Syndicate constantly makes me feel like an inadequate agent compared to the beefed up, heavily armored and armed enemies. Fights against bosses almost always favor my opponents beyond a line that I'm comfortable accepting. I wanted to feel challenged, not infantilized. But when I finally had the elusive scientist, terrorist or other opponent on their knees and extracted the chip from their respective brains with what could only have been technology straight out of the Matrix, it was incredibly gratifying to finally have bested them, seemingly against all odds.
Co-operative missions open the door to several new Dart abilities. These range from defensive strategies, like Squad Heal, to more offensive options, like Damage Link that boosts the damage output from every team member. The game feels much more suited to a co-operative experience based on the fact that power by numbers proves to be a huge asset, and that far more tactical strategies are open to you with the addition of more than several Dart abilities. Each map is just as lacking in terms of cover as single player is, but you have up to three teammates to cover your back and, regardless, the fast pace required of you rarely allows for taking advantage of them.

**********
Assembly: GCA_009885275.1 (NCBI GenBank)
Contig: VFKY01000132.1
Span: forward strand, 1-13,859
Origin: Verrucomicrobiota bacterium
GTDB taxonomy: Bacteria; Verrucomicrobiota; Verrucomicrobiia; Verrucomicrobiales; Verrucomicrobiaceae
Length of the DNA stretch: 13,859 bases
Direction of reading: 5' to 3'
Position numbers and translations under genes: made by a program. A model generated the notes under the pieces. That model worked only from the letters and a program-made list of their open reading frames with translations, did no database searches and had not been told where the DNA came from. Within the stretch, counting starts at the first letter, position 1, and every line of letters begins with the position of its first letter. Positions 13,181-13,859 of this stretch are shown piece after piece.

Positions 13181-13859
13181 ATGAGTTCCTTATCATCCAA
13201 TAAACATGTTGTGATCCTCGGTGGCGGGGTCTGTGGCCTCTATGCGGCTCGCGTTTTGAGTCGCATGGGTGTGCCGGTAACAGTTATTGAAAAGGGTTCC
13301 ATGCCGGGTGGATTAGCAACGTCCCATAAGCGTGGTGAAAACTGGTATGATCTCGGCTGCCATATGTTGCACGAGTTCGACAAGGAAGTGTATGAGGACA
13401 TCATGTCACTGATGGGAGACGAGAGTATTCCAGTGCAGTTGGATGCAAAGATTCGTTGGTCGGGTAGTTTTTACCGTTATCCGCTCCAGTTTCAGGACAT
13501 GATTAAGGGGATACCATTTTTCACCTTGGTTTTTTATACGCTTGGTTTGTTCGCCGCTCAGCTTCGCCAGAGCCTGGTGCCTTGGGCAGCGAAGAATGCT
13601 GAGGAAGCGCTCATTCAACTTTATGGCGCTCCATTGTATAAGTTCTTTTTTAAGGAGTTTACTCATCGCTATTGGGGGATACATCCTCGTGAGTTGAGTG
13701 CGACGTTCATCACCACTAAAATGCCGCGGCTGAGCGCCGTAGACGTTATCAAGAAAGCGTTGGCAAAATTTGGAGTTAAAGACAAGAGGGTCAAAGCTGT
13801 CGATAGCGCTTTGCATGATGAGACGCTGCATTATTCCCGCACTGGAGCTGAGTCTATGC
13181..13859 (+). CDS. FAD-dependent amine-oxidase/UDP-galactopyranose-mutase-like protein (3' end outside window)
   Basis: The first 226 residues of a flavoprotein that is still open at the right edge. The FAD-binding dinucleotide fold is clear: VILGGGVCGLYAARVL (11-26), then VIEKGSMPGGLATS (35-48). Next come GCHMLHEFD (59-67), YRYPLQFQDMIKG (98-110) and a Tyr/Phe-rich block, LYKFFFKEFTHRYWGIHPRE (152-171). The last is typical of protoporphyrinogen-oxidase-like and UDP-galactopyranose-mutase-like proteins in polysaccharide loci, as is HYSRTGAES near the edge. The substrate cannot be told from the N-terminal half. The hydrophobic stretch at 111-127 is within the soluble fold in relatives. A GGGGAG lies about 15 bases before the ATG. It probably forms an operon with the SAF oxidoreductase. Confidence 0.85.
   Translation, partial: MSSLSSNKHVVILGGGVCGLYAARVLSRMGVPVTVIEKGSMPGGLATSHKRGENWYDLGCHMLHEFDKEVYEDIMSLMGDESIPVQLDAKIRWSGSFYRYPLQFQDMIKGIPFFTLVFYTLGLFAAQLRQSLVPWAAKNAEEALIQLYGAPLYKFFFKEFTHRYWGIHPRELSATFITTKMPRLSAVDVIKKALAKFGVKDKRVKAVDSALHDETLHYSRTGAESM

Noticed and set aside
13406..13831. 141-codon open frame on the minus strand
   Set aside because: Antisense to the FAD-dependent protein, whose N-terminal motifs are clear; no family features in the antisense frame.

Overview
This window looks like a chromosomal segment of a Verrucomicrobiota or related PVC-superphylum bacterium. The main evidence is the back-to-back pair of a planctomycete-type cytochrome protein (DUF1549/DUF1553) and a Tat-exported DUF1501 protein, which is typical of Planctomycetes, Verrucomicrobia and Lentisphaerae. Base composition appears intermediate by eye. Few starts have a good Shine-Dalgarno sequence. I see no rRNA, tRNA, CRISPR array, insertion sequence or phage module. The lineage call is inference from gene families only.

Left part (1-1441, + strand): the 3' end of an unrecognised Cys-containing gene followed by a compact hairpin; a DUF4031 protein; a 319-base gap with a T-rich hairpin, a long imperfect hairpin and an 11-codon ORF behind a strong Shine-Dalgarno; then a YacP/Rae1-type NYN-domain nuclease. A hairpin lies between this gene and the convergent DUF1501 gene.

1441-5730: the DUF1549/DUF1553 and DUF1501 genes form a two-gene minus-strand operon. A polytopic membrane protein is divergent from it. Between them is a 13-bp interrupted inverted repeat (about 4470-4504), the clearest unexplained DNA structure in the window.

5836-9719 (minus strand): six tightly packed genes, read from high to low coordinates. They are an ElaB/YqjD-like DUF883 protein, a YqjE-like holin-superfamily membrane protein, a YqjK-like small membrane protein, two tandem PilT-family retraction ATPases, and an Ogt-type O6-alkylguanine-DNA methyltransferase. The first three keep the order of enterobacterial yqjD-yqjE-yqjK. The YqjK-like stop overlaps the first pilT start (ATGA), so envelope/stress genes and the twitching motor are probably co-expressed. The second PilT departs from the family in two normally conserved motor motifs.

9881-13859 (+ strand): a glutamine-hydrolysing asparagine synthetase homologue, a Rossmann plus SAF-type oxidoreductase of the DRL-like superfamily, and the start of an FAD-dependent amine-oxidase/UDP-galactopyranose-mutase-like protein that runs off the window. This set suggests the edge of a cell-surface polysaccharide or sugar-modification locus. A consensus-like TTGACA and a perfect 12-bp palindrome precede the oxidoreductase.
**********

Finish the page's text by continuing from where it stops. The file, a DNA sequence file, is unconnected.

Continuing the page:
Every team member can heal one another, and even reboot you when your systems have crashed (also known as death). This will happen often. Enemies flank you from every direction and height, and they're just as troublesome as they are in the single player campaign. Most missions task you with retrieving items of importance—usually stashed in a briefcase—or guarding a robot while it cuts down metal to make new routes for you. These babysitting missions add an extra layer of challenge to an already hefty one, but they're welcomed additions when taking them on with a quality team. Each map set culminates in a seemingly impossible battle against health-regenerating agents with unlimited ammo and apparently no need to stop to reload. Teamwork is not only encouraged, it's essential. You'll need someone to watch your back with suppressing fire, and another for healing while you make a mad dash to the ammo case after you realize that unloading on your enemy isn't, in fact, fruitful at all.